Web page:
HISTORY LESSONS Historical fiction is seeming more and more accurately named, says guest columnist Alex Good — it's fictional history, in more ways than one.

7 October 2002
DAVID REMNICK'S LOVER David Remnick's appearance on the Don Imus radio program sparks this guest commentary by Philip Nobile questioning why Remnick failed to react to Imus' pointed homophobic remarks.

29 September 2002
KEVIN SAMPSELL AND FUTURE TENSE BOOKS He started with simple chapbooks in small print runs, and after many successful books, publisher Kevin Sampsell hopes to keep it to . . . simple chapbooks in small print runs.

23 September 2002
HE'S BAAAACK! THE RETURN OF J-FRANZ A multi–millionaire author wouldn't even apply for, let alone accept, scant taxpayer funds earmarked for struggling writers . . . would he?

16 September 2002
WHY On a book tour for a poetry anthology, people keep asking our intrepid columnist: Why poetry, why now?

11 Septmeber 2002
From the Archives: 9–11 What happens when a literary reporter has to file a column when his city is under attack?

3 September 2002
THAT OLE AUGUST SHUT–DOWN AIN'T WHAT IT USED TO BE People in the publishing business famously retreat to the Hamptons every summer. Yet weird things continue to happen . . .

26 August 2002
From the Archives: WHY ARE BOOK PRICES SO HIGH? Barnes & Noble head Len Riggio says that publishers are setting cover prices so high they're "abominations." But who's really driving the price of books up?

19 August 2002
From the Archives: WHEN WRITERS RUN FREE The new rage for "director's cut" versions of novels has recently given us unedited versions of books by F. Scott Fitzgerald, Thomas Wolfe, Robert Penn Warren, and others. This is a good thing, right?

12 August 2002
From the Archives: I THINK DIFFERENT ALOT Does it drive you crazy that they spell "Kwik Trip" that way? Are you afraid to say so? Time for a little revolution.

4 August 2002
BEAU REGARDLESS OF THE OTHERSWhat would inspire someone who worked at Knopf to quit and start his own publishing company — and kick it off with a book by the Unabomber?

29 July 2002
THE TALK OF THE REST OF THE TOWN It's been going on for a while, and people have begun to talk: why are there so few women in the pages of The New Yorker?

15 July 2002
THE DISAPPEARING AUTHOR SYNDROME Lots of Barnes & Noble stores keep certain authors off the shelf and behind the counter. Why?

8 July 2002
THE SINCEREST FORM OF FLATTERY A new website called Verse Daily seems to be mimicking the most popular poetry website of them all, raising the question: can you have too many poetry websites?

1 July 2002
NOVEL CONCEPTS: INSIDE THE DALKEY ARCHIVES Some books seem to have become just too touchy for mainstream publishers and booksellers find a home at a small mid–Western press.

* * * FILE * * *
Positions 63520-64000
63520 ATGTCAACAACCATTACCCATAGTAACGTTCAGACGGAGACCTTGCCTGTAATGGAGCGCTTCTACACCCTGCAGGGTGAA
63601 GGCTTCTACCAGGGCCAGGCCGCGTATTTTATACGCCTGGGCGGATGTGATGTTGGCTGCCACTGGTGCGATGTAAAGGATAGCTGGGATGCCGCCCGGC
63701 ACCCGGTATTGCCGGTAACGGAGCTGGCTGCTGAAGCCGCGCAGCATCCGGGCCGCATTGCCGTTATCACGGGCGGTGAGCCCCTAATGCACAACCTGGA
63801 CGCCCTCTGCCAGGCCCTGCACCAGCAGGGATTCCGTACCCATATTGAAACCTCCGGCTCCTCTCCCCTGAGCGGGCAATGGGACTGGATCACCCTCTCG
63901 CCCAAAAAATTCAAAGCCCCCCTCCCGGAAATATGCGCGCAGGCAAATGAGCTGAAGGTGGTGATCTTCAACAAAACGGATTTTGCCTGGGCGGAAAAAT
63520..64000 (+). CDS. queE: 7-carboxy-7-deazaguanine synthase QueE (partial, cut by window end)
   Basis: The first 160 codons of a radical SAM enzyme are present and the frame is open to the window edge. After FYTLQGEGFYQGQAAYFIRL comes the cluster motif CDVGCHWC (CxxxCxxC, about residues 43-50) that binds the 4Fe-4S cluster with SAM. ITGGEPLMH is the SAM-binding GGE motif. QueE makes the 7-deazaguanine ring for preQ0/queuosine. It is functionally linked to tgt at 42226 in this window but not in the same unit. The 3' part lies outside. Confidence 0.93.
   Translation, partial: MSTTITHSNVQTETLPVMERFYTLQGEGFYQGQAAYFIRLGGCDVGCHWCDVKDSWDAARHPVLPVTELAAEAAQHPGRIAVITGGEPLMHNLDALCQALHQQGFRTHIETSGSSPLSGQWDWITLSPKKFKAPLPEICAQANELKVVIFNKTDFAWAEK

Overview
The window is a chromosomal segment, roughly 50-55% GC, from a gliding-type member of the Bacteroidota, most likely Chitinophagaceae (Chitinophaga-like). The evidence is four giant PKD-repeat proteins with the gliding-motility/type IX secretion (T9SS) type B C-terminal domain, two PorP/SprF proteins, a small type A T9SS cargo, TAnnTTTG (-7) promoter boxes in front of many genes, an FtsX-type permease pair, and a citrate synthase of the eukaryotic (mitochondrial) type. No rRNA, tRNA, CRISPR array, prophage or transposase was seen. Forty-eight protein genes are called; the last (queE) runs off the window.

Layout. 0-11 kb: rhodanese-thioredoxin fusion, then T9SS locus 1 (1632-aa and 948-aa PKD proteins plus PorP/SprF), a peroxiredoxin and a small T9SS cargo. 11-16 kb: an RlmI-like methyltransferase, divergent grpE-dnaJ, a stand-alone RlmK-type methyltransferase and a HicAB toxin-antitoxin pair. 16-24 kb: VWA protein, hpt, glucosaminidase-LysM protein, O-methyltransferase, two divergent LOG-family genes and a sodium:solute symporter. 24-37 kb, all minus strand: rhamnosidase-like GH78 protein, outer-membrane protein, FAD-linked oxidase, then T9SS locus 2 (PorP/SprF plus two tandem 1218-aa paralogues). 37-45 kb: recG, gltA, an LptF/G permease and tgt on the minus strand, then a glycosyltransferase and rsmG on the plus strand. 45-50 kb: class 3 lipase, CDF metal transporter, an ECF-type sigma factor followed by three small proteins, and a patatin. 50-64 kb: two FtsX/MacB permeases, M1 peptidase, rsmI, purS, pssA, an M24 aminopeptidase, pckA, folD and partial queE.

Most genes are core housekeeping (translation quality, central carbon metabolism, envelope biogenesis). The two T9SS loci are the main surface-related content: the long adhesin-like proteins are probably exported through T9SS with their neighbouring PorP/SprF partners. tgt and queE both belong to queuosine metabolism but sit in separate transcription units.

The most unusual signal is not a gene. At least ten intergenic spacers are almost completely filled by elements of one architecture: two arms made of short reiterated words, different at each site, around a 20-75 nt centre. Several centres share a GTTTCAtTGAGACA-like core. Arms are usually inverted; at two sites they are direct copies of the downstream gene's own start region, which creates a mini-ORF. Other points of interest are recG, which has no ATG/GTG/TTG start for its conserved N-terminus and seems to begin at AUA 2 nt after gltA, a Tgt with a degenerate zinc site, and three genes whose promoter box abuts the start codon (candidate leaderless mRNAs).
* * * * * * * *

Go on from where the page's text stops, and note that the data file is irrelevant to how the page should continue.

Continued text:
24 June 2002
POETRY IN NEW YORK — YES, REALLY Although lots of New York publishers have dropped poetry, a few significant houses haven't, and they have some great releases this summer.

16 June 2002
THE STORY OF MY LIFE — NO, REALLY A rash of "exaggerated" memoirs leads more than one commentator to ask: which is more honest, fiction or nonfiction?

3 June 2002
SNOBBY BEACH BOOKS Summer beach books are supposed to be a mindless experiences — aren't they?

27 May 2002
From the Archives: SON OF POTTERMANIA As the Harry Potter movie came out on video, people lined up for the midnight release. A look back at when people did that for the book.

19 May 2002
PHILLY CHEESE Newspapers in Philadelphia and St. Paul have jettisoned their book review sections because, the editors carefully explain, their readers don't, er, read.

12 May 2002
CONVENTIONAL WISDOM There were some depressing things to observe at this year's BookExpo America convention. So why was it so much fun?

5 May 2002
BOOK CLUBBED Oprah Winfrey took a drubbing for her exit speech. Luckily, some major intellectuals have stepped forward to shoulder the book club burden.

28 April 2002
MEN OF (MONOGRAMMED) LETTERS A fashion spread in the New York Times magazine features some well knkown "literary" authors wearing $2,000 sport coats. Is this advancing their art?

21 April 2002
USED BOOKS OR USED CUSTOMERS? CEO Jeff Bezos loves authors — unless, of course, they question his sales practices. In which case he goes ballistic.

15 April 2002
WHY ARE BOOK PRICES SO HIGH? Barnes & Noble head Len Riggio says that publishers are setting cover prices so high they're "abominations." But who's really driving the price of books up?

8 April 2002
WILLAMETTE REEK A popular newsweekly holds a fiction contest, and the story the guest judges choose as a winner winds up losing. Is it because the author is black?